Lying 20 miles off Naples is the island of Capri, a craggy mass of limestone and tangled trees rising above a deep blue cove. It is said that Odysseus was bewitched by the Sirens here, and its flamboyant beauty, mineral light and grey rock have been inextricably linked with glamour, sin and secret pleasures since Roman times.
Through the Belle Epoque, Capri flourished as a destination for rich sybarites living it up amid the bougainvillea. Mussolini tried to curtail its hedonistic excesses during the Second World War, but by the end of the 1940s it had regained its exclusive status as a playground not only of millionaires, royalty and film stars such as Greta Garbo and Ingrid Bergman, but of the era’s greatest writers and intellectuals, from Graham Greene and Somerset Maugham to Jean-Paul Sartre.
Where the jet set holidayed, luxury followed. In 1950 two friends opened a jewellery boutique on Capri’s via Vittorio Emanuele. Pietro Capuano came from a family of Neapolitan jewellers, and Salvatore Aprea was a lawyer. They named their brand after the rooster Chantecler in Edmond Rostand’s play of the same name — a humorous reference to Capuano’s night-time carousing (it was said that he never returned home before the cock crowed).
Their mosaic-like, handcrafted designs, enhanced with turquoise, tourmalines and coral, were an instant hit with the in-crowd. Jackie Onassis, Audrey Hepburn and Grace Kelly were all fans. Eclectic and sexy, Chantecler mirrored the island’s reputation for spirited eccentricity. Candy-coloured rings that looked like bonbons were a flash of brilliance, as were the brand’s eye-catching logo necklaces.
Chantecler’s signature piece is a tiny bell known as the Campanella. In 1944, Capuano cast a bronze bell as a gift for President Roosevelt, symbolising peace and prosperity. He later transformed the emblem into a charm, and today these little gems are worn, with fitting Capri insouciance, not just on bracelets and necklaces but also on sandals, handbags and belts.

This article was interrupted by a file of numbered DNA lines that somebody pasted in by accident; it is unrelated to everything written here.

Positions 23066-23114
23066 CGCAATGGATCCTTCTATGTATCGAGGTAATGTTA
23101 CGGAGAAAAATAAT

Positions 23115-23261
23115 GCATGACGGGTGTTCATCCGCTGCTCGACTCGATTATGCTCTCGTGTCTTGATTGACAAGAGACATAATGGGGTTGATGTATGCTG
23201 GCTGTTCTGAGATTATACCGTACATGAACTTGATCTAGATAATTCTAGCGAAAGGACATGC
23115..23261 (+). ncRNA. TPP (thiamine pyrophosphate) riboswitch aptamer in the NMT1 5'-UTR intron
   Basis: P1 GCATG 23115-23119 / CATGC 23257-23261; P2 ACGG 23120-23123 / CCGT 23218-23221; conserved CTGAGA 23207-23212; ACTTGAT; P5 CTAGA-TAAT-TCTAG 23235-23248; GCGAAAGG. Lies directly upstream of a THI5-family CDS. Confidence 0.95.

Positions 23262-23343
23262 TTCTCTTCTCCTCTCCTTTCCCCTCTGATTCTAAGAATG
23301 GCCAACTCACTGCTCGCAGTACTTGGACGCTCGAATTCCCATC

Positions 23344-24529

Until 10 March, a collection of jewellery by Chantecler is being offered in Jewels & Watches Online: La Dolce Vita. Among the most eye-catching pieces are a pair of butterfly earrings and an octopus ring. Exquisitely surreal and incredibly tactile, these jewels reveal just how well the brand navigated ‘Il Boom’, the headlong rush to modernity and economic prosperity in Italy following the Second World War, which ushered in the era of ‘la dolce vita’.
According to Christie’s Jewellery specialist Leo Criaco, Chantecler epitomises the escapism of the 1950s. ‘Their free spirit is very much in keeping with la dolce vita,’ he says. ‘Their jewellery was made to be worn on the beach, dancing in the sand.’
A style that evokes night-time revels, daytime hangovers and that dizzying mix of glamour and freedom is still very much in evidence in the brand’s playful designs today.
Since Capuano’s death in 1984, the company has been run by Aprea’s children, Maria Elena, Costanza and Gabriele, who continue to look to the island’s glitzy past for inspiration and to retain that sense of fun.
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Although Italians are still the biggest collectors of Chantecler jewellery, Criaco believes we are seeing the emergence of a new generation of younger, international collectors who cannot resist that sprinkling of 1950s glamour. ‘They love the brand’s association with that exciting period in Italian history,’ he says.